In recent weeks the bombing of Syria has been stepped up. Russia’s Aerospace Defense Forces has been wiping out the die-hard militants, carving out four corridors that can be used to evacuate the civilian population, plus one corridor through which the «moderate» opposition can leave together with their weapons, but planes from the US-led coalition are conducting airstrikes over homes and civilian infrastructure in areas nominally under the control of the Islamic State.
Speaking at an Aug. 2 Security Council meeting, the Deputy Permanent Representative of the Russian Federation to the United Nations, Evgeny Zagaynov, described the situation in the Middle East, and in Syria in particular, as dismal. He said, «In just the last few days and weeks dozens of civilians – including women and children – have been killed as a result of US airstrikes in Syria».
According to data from the Syrian Ministry of Foreign Affairs cited by the Syrian Arab News Agency SANA, 45 civilians died in the town of al-Ghandour as a result of the most recent bombing, and an additional 50 were wounded. On July 19 planes from the American coalition strafed the village of Toukhan al-Kubra, killing 300 and injuring over 100, as of data from July 29. Also destroyed were schools, hospitals, and other civilian infrastructure sites.
US Central Command had previously confirmed the deaths of 14 civilians resulting from US Air Force strikes in Iraq and Syria between July 2015 and April 2016. But clearly they were lowballing those numbers. Just based on the first year of the American-led coalition bombing raids (Sept. 2014 - Sept. 2015), the Syrian Observatory for Human Rights cites statistics on deaths from American air strikes that killed 242 civilians, including children. According to that data, more than 200 civilians were killed during this period.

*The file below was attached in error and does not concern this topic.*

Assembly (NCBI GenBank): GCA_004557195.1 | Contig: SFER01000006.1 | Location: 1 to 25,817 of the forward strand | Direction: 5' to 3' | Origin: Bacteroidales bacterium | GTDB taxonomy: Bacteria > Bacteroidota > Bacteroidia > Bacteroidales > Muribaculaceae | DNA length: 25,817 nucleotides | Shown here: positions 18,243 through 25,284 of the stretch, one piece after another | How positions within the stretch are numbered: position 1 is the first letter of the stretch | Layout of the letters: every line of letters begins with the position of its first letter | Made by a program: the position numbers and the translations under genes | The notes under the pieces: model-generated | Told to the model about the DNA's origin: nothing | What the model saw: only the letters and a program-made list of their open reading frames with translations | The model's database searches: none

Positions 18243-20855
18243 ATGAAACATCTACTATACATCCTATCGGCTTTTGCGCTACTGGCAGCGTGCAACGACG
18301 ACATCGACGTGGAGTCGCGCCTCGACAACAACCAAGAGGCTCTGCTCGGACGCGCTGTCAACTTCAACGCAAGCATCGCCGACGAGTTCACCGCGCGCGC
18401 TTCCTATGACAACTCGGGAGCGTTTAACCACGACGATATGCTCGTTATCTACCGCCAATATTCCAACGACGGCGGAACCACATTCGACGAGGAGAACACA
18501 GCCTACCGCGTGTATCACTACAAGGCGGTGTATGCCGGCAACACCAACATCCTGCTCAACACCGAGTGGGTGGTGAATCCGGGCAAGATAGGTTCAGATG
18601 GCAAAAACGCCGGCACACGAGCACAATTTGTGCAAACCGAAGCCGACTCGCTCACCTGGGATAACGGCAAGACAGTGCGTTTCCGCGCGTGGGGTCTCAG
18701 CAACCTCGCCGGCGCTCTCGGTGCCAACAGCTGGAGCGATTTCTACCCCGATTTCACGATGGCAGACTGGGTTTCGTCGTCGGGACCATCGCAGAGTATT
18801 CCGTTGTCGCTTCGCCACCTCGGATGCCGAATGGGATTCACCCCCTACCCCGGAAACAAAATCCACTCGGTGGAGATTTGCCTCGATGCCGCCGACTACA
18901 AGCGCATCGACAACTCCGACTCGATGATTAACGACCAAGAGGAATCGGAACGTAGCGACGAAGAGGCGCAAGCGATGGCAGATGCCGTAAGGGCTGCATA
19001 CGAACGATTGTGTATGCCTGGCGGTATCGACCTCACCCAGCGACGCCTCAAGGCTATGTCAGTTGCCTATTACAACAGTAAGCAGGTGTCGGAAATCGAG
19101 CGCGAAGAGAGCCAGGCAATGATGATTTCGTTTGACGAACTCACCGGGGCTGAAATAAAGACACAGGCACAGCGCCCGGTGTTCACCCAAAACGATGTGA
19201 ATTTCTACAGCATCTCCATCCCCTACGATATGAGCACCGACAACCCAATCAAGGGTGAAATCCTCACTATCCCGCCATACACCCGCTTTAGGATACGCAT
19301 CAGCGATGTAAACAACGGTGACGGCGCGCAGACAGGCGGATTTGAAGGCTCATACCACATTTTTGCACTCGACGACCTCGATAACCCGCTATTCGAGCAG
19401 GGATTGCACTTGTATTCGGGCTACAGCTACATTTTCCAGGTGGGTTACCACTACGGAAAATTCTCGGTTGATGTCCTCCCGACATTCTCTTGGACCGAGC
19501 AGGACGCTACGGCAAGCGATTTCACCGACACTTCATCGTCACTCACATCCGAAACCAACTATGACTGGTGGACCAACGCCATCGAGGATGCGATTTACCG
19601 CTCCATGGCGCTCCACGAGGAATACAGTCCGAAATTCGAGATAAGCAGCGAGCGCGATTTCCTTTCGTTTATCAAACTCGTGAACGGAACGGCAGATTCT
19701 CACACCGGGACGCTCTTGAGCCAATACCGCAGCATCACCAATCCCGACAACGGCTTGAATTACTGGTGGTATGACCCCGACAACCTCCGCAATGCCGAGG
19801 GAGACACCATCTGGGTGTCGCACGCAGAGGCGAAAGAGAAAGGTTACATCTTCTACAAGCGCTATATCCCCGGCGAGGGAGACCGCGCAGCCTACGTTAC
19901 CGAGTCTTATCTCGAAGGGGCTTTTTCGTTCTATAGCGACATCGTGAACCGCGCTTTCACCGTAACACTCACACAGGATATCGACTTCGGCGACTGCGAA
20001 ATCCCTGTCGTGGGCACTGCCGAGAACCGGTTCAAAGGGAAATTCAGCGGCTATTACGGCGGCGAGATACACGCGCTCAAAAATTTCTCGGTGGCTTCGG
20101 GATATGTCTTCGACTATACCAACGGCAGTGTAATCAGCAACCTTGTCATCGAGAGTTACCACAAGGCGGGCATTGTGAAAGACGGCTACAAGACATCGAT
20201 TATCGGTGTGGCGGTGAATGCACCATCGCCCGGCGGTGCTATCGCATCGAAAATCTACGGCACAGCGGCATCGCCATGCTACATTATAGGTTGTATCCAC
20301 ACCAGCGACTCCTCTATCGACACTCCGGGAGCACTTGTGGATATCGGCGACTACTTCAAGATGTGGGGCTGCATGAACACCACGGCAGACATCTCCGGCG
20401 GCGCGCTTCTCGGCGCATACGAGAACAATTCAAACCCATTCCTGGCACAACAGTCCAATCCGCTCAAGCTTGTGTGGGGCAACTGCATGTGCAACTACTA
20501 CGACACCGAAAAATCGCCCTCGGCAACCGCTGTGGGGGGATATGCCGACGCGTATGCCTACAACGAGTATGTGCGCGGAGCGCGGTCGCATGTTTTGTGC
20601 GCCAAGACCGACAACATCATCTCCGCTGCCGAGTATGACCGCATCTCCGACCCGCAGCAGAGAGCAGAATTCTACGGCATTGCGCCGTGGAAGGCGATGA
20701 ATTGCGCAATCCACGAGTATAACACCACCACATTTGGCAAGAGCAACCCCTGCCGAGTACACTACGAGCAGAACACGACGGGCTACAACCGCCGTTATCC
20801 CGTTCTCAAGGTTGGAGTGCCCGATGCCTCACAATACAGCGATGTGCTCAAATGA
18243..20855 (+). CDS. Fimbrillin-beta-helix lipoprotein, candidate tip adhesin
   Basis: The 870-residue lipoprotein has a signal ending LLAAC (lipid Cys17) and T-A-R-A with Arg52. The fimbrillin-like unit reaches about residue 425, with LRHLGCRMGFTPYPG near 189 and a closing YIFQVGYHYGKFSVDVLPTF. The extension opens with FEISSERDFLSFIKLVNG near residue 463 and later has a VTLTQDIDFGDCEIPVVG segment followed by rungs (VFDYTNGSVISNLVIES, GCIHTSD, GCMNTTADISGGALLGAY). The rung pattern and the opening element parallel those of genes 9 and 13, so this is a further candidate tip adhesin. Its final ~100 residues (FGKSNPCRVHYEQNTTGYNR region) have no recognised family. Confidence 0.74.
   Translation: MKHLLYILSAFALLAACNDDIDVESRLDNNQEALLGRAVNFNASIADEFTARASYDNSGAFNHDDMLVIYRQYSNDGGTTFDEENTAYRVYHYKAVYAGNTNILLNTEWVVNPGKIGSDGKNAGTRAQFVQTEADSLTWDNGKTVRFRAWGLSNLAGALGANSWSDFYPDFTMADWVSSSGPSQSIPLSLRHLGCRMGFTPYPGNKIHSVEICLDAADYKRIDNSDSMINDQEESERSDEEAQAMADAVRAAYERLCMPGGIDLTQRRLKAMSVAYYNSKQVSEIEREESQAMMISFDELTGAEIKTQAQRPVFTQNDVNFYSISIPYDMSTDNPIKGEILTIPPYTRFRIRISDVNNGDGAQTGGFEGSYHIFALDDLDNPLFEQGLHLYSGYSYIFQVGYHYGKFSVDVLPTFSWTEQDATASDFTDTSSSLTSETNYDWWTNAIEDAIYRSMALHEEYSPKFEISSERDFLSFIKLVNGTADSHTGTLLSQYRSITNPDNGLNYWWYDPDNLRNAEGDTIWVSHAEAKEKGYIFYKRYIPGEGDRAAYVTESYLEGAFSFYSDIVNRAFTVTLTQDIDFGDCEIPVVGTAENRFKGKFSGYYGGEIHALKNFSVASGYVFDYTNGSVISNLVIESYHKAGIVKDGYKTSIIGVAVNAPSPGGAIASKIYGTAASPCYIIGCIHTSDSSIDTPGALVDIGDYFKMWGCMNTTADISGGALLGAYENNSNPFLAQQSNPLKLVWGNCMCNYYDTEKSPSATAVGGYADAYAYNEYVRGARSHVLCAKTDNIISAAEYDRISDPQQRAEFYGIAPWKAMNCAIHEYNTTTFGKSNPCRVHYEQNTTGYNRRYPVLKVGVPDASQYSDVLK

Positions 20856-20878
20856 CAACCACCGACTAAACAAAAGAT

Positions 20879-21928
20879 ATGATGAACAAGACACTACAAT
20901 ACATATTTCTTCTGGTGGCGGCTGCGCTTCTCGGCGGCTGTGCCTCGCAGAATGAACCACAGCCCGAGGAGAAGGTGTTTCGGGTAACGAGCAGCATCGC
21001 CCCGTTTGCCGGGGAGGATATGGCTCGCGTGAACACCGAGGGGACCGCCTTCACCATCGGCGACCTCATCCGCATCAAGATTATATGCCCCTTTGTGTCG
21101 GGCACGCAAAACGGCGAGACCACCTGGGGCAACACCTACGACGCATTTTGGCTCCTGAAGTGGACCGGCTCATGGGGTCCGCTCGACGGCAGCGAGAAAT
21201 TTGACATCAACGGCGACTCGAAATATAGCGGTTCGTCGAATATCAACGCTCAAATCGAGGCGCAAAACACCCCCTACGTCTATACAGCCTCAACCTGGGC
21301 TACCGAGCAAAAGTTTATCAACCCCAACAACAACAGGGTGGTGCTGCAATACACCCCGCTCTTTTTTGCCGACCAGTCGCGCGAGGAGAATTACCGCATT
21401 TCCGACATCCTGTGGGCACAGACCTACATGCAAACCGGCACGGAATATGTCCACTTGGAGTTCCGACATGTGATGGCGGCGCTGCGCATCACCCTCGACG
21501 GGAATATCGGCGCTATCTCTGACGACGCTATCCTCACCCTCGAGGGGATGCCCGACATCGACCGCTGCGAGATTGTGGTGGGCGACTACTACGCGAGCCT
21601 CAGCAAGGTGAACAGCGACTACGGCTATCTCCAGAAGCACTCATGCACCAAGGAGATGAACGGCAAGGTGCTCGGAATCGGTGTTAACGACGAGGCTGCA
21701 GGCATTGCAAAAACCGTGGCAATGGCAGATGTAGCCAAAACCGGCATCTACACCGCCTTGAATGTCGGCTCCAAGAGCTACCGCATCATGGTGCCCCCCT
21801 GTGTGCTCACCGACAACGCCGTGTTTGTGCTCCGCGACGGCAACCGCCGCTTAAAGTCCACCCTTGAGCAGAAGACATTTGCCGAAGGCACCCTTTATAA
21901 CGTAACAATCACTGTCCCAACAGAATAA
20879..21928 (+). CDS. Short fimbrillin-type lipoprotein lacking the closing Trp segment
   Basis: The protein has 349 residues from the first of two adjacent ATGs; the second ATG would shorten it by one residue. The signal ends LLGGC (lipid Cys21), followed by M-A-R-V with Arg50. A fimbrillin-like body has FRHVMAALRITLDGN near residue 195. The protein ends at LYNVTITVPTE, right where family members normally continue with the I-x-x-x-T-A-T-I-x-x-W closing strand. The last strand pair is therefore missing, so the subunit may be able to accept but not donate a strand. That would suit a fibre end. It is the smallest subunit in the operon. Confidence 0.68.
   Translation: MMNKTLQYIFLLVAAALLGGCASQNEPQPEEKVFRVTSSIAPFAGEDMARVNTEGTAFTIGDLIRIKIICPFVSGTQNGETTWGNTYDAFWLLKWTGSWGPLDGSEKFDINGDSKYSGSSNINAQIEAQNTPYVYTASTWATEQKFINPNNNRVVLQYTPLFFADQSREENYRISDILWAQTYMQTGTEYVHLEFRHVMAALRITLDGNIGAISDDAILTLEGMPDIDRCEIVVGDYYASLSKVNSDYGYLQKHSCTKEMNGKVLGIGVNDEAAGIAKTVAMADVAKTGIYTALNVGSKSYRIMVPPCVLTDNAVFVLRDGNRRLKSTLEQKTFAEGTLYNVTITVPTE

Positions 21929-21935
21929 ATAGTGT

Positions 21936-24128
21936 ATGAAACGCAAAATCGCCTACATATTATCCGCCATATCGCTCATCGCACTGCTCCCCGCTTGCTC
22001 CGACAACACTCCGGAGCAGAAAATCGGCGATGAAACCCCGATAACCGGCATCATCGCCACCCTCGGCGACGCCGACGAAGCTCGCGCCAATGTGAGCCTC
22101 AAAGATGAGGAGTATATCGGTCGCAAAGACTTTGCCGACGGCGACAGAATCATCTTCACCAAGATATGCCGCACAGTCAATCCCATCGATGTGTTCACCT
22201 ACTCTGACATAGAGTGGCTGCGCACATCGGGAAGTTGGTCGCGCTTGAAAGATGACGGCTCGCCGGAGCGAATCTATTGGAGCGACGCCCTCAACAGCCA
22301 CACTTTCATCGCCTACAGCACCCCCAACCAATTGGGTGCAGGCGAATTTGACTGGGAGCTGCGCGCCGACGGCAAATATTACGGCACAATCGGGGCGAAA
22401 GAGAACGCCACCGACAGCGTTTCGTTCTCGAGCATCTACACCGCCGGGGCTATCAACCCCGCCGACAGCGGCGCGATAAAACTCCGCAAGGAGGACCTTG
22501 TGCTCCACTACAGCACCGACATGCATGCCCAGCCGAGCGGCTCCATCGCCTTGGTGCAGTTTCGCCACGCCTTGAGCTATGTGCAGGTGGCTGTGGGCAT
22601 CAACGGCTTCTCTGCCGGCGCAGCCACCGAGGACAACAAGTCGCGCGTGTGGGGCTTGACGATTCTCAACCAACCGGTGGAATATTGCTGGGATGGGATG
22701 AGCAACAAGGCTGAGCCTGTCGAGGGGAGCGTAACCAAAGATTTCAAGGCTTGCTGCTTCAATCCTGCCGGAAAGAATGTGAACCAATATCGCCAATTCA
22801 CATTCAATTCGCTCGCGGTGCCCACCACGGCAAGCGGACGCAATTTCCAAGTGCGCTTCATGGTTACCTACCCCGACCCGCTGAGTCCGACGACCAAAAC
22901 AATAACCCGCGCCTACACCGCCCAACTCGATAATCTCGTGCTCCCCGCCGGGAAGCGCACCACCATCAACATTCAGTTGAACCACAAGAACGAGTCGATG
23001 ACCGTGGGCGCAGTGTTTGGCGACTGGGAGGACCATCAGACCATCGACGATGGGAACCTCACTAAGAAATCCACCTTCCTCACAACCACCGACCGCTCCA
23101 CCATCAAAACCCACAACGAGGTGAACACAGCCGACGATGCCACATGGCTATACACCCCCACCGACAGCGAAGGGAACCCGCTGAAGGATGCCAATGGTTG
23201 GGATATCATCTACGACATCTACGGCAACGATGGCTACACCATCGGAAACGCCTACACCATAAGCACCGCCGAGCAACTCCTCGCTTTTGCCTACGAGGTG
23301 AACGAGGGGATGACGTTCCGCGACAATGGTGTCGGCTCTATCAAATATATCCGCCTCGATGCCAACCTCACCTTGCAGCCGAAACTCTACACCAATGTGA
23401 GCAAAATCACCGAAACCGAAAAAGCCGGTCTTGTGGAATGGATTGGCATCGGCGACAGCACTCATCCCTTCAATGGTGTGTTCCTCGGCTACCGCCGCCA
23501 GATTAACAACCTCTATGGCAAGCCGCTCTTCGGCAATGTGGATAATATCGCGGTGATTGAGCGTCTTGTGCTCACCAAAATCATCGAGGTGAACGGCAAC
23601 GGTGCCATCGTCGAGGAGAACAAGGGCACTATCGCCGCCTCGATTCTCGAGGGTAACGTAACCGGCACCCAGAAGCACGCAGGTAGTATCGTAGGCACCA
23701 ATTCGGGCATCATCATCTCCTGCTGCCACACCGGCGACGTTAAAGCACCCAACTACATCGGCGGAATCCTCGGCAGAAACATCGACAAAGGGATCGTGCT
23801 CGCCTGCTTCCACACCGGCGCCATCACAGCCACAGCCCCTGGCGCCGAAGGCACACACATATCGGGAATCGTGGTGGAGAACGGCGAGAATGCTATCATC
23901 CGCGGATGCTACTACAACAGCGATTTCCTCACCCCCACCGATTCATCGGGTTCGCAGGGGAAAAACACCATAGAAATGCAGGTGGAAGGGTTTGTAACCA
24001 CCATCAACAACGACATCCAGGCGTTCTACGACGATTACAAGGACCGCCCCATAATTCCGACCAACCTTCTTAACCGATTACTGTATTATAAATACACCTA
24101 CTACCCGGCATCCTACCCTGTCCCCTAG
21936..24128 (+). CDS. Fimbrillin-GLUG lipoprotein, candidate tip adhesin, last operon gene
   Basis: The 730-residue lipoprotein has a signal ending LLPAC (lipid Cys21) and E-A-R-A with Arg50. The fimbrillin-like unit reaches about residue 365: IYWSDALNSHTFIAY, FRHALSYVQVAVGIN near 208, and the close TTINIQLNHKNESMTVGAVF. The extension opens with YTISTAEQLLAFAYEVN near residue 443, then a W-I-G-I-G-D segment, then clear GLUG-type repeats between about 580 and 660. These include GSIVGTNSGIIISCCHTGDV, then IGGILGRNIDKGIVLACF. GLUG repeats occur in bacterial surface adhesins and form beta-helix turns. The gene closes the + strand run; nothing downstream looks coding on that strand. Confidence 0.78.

In one shocking example of the devastation of the civilian population, the Amouri family in Raqqa province lost five little girls on Sept. 2, 2015. They were 8, 7, 6, 5, and 3 years old. The youngest, two-year-old Nariman Amouri, miraculously survived. The girls’ uncle, Talha Amouri, who had watched the aircraft streaking toward their house, declared, «America killed us, and it said ‘we didn’t kill civilians.’» A senior US official who spoke to Buzzfeed while requesting anonymity had this to say about his colleagues at the Pentagon, «They don’t want to admit it. It’s against their interest to admit there were civilian casualties in any strikes, and that’s why the burden of proof is quite high».
The Airwars project, an NGO, released a report in June claiming that over the course of the American air operations in Iraq and Syria, 459 civilians, including 100 children, have been killed during 52 air raids.
Airwars has analyzed 118 air raids, relying on the testimony of eyewitnesses and other reliable sources. Just in early July, 15 civilians died during an air attack on Manbij, as well as 23 people in two hospitals in Idlib that were bombed by American planes.
The coalition’s former lead commander, Lt. Gen. John Hesterman, described the current US air campaign over Syria as «the most precise and disciplined in the history of aerial warfare». Airwars project leader Chris Woods challenges that statement: «The emphasis on precision in our view hasn’t been borne out by facts on the ground».